Progress has been made in the worldwide fight against hunger but action is still needed to help the 777 million people who still don’t have enough to eat, Catherine Bertini, the executive director of the United Nations World Food Programme, said Thursday (Feb. 7).
Bertini, fresh from a trip to Afghanistan the week before she spoke, said anticipation of increased need for food because of the region’s three-year drought put the World Food Programme in a good position to handle the fallout from the coalition war that toppled Afghanistan’s Taliban government.
Afghan operations have actually gone better than expected, she said. Organization officials thought the need for food would increase from 28,000 tons per month before the coalition war to 52,000 tons per month, the amount needed to feed 6 million Afghans. With the United Nations pulling its equipment, trucks, and personnel out of Afghanistan when the war began, Bertini said, the World Food Programme thought it would have a difficult time meeting the increased need.
Instead, using commerical drivers accustomed to conditions inside Afghanistan, the program shipped food from surrounding countries, shifting routes when the fighting became too intense along one of the roads into the country.
The result, Bertini said, was that in November 2001, 70,000 tons of food were brought into the country, and in December, 100,000 tons were delivered.
Bertini spoke last week at the Kennedy School of Government’s ARCO Forum. The speech, titled “Afghanistan: A Turning Point for America?” was co-sponsored by the Institute of Politics Student Advisory Committee.
Bertini singled out for praise the Afghans who guarded the World Food Programme’s warehouses across the country. Despite the presence of multiple armed factions, only one warehouse was looted and its stores of food lost, she said. The others not only held onto their supplies of food, but remained in operation, taking in stores from other places and shipping them out to those who were hungry.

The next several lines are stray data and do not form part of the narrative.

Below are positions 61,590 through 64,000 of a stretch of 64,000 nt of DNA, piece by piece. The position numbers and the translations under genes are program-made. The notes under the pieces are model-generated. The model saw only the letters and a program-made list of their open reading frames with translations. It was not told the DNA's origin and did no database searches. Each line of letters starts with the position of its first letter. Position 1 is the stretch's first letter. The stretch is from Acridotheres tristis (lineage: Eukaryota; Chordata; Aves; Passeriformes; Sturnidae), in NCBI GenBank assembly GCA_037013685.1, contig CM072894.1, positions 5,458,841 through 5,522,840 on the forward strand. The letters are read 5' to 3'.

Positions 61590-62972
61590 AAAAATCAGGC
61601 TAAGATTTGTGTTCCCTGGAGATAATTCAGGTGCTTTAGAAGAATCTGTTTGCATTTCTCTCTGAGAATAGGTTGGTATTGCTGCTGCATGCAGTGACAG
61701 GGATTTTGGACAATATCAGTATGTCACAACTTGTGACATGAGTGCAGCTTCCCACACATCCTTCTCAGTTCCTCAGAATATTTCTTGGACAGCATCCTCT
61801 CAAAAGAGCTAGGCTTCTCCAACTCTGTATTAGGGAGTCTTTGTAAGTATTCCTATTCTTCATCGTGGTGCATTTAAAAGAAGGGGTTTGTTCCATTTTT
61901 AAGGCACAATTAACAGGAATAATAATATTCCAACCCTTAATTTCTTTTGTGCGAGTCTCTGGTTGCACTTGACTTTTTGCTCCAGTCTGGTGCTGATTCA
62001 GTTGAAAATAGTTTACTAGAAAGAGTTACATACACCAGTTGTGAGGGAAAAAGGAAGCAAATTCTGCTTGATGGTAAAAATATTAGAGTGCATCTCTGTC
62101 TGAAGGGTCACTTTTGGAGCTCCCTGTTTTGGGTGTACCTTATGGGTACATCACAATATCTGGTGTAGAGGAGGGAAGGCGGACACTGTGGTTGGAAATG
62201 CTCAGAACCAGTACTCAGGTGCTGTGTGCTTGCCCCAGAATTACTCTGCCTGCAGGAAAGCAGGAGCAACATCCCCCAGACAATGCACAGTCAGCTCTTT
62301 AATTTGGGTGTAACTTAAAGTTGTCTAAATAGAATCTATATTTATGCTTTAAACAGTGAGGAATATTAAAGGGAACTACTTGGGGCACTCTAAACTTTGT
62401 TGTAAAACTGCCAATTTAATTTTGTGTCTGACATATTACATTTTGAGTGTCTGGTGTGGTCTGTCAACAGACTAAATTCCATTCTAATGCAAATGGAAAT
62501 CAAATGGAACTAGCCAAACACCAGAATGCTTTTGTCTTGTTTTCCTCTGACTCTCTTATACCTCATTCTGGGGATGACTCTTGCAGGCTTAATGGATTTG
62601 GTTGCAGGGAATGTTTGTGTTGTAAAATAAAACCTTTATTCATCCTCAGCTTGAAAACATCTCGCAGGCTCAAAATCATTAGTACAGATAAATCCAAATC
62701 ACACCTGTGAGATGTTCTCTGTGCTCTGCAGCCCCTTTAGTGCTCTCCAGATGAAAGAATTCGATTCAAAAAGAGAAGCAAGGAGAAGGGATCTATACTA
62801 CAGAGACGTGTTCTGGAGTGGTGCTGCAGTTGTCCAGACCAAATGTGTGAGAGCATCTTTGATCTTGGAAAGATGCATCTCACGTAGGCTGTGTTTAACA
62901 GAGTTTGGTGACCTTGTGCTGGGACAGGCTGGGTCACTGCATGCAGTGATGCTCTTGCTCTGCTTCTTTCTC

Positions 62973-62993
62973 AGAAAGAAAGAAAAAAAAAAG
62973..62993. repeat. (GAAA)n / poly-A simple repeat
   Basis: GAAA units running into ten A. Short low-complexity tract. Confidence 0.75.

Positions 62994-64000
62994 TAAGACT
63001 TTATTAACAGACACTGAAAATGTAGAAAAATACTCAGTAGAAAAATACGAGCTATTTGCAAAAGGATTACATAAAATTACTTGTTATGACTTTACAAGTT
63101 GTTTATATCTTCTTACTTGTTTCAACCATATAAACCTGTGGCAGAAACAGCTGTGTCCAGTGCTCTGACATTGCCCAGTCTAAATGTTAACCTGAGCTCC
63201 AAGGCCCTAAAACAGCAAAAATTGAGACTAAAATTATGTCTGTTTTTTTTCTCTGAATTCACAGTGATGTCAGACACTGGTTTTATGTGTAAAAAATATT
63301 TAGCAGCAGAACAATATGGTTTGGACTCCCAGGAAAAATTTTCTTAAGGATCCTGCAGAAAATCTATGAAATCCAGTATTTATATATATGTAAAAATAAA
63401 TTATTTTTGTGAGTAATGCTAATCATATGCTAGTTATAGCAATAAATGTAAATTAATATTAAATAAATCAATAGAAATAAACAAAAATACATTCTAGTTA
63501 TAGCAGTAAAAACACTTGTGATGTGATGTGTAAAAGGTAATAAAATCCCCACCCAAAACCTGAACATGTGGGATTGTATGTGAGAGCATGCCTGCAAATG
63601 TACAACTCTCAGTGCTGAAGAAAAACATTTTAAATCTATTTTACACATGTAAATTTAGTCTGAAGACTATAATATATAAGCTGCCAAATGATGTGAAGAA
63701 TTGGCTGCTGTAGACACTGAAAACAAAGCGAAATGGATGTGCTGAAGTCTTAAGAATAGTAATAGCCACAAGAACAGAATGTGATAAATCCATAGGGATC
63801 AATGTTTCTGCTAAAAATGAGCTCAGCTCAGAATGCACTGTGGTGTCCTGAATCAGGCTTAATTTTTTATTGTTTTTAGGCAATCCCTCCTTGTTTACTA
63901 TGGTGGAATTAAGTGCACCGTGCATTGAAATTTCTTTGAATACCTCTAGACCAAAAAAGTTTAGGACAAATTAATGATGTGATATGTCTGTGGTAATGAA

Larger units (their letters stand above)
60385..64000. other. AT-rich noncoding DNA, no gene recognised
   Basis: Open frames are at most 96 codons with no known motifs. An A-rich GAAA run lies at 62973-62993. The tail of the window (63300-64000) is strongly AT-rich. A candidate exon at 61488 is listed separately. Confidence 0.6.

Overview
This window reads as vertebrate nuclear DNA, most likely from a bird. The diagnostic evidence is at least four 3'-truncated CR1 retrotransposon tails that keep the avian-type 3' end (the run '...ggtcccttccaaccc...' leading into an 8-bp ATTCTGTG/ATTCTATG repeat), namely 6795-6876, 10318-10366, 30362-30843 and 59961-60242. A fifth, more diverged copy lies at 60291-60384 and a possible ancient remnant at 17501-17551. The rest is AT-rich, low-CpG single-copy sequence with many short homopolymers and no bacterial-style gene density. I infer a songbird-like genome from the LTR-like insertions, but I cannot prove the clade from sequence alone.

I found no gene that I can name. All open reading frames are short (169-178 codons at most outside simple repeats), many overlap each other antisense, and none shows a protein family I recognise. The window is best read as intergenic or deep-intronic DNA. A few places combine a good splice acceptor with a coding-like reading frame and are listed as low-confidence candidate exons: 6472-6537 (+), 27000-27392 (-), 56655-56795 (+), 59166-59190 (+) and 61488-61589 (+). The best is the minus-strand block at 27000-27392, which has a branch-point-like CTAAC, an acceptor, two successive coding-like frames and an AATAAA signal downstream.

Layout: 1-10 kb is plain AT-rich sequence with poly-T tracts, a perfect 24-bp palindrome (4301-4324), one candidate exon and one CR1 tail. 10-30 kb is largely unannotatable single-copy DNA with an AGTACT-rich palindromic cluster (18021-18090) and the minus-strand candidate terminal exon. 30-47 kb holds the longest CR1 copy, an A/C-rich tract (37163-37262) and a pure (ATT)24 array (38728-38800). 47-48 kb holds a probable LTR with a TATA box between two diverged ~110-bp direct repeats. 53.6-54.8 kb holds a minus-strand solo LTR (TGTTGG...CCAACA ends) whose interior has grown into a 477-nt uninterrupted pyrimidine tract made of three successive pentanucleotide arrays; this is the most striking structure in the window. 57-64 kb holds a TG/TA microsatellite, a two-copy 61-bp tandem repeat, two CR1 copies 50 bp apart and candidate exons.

The second group Bertini praised is the women who worked for the organization during the Taliban’s reign. Though banned from work, Bertini said, the local women who had held jobs in their offices continued working from their homes on computers supplied by the World Food Programme. They would complete their work and deliver the results via computer disc. On one occasion, Bertini said, the Taliban arrested four women right outside the World Food Programme offices and imprisoned them for four days.
Today, Bertini said, there is a thirst for education in the general population – and especially among women. During her recent visit, she stopped at a former girls school that had been converted to an army outpost. She saw all the classrooms full of girls, with teachers teaching without pay. She saw boys learning in groups in the courtyard even though school is not officially in session until March 22.
Bertini said that though there is a new sense of hope in Afghanistan, there are too many hungry in the world for rejoicing. Though the number of hungry people has fallen from 950 million in 1970 to 777 million today, there’s too much work to be done to declare victory.
“There’s so much we need to do because even though that’s good news (that the number of hungry has fallen), it’s not good news that 777 million people don’t have enough food,” Bertini said.
Bertini urged the audience to work to convince Congress to increase U.S. international food aid and to take personal action, such as supporting nongovernmental organizations active in the fight against hunger.
“I hope Afghanistan will be a turning point for America. Each one of us and the American public in general can make a difference,” Bertini said. “One by one by one we can make a difference for the whole world.”